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Judo: Duo bag bronze medals in Paris

PUBLISHED: 12:24 13 February 2018 | UPDATED: 12:24 13 February 2018

Ashley McKenzie (centre) won bronze at the Paris Grand Slam (pic IJF Media/Gabriela Sabau/Marina Mayorova)

Ashley McKenzie (centre) won bronze at the Paris Grand Slam (pic IJF Media/Gabriela Sabau/Marina Mayorova)

copyright IJF

Local judo stars Ashley McKenzie and Nekoda Smythe-Davis both won bronze at the Paris Grand Slam at Accor Hotels Arena, writes Sarah Loko Guerschner.

Nekoda Smythe-Davis (right) won bronze at the Paris Grand Slam (pic IJF Media/Gabriela Sabau/MarinaMayorova) Nekoda Smythe-Davis (right) won bronze at the Paris Grand Slam (pic IJF Media/Gabriela Sabau/MarinaMayorova)

Willesden’s McKenzie, 28, beat the Czech Republic’s Pavel Petrikov in the under-60kg category, before losing his quarter-final to Japan’s Toru Shshime after a third shido.

He bounced back to win his repechage contest against Frenchman Richard Vergnes and a quick tai-otoshi ippon against Brazil’s number one seed Felipe Pelim secured bronze in front of fiance Automne Pavia, a London 2012 Olympic bronze medalist for France, and six-month old daughter Lana-Rose.

It was a nice present for a man who funds all of his tournaments out of his own pocket and he said: “I feel the best a man can feel when you have the pressure of your daughter and amazing wife watching. I’ve always wanted to have a medal in Paris, so to get it for the first time in front of my new-born girl and Automne is just amazing.”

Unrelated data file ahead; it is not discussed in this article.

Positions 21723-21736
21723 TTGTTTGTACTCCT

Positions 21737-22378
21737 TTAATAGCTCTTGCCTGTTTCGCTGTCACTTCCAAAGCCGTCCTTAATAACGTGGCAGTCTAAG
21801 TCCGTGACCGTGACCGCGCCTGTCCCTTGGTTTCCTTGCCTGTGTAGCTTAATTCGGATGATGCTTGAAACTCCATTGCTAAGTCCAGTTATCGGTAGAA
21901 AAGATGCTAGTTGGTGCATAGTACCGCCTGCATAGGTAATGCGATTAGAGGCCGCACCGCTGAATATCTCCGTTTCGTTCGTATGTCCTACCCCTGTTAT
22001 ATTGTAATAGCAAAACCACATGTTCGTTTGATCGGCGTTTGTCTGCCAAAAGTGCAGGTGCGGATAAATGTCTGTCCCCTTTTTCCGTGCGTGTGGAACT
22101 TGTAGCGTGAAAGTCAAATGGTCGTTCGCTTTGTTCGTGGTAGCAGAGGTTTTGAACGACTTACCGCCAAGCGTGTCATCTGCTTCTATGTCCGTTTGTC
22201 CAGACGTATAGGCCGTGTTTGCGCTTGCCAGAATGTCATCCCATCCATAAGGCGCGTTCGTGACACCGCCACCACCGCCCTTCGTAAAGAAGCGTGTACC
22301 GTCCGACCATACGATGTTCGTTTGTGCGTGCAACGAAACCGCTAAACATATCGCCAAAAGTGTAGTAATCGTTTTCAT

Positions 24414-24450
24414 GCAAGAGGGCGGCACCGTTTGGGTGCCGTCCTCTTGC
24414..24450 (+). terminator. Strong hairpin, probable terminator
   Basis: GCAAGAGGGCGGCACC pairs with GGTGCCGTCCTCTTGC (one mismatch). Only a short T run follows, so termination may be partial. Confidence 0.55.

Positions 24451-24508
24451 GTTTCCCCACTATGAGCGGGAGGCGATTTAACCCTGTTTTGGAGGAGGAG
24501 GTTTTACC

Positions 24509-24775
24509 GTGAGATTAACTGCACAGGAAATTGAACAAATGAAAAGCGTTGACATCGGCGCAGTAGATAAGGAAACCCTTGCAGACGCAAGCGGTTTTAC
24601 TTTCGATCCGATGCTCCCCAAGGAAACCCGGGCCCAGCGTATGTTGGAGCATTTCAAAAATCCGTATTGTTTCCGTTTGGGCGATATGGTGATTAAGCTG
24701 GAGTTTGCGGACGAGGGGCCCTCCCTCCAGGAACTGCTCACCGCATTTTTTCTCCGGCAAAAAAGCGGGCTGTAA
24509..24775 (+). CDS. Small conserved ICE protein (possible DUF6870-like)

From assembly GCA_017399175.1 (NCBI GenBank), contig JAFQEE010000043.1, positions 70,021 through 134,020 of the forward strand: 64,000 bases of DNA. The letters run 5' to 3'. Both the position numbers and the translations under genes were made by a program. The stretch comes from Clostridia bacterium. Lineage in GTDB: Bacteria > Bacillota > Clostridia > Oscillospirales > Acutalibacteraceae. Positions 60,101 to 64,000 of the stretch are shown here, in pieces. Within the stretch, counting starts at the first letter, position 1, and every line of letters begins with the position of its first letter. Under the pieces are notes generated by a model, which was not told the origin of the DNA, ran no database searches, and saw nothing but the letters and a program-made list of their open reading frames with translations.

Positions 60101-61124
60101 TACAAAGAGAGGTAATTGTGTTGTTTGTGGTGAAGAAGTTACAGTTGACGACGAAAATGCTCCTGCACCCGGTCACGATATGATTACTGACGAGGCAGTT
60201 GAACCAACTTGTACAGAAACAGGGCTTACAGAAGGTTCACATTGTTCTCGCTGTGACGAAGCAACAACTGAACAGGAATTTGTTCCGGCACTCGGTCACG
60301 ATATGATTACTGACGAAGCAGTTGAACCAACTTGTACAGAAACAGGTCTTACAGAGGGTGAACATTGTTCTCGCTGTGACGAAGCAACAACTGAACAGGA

Smythe-Davis, 24, had won bronze at the 2017 World Championships in Hungary and beat Bulgaria’s former European silver medalist Ivelina Ilieva, young American Maria Holguin and South Korea’s Jinsu Kim.

That set up a semi-final with world silver medalist and current world number two Tsukasa Yoshida, of Japan, who had won their only previous contest.

And Smythe-Davis was ready for another battle, taking the bout to a golden score before Yoshida finally managed to throw the Team GB international by ippon.

It was another very tactical battle in her bronze contest against Israel’s Timna Nelson-Levy, but showing lots of focus and a strong grip and good strategy, Smythe-Davis forced the Israeli to pick up her third shido.

“Winning a medal in Paris was one of my dreams so I am really happy that I could do this,” said a delighted Smythe-Davis, who has her sights set on the 2020 Tokyo Olympics.

“I am still waiting for a gold medal, but bronze is still good. I felt strong. Training has been going very well so I was expecting a strong performance and I felt I gave that.”

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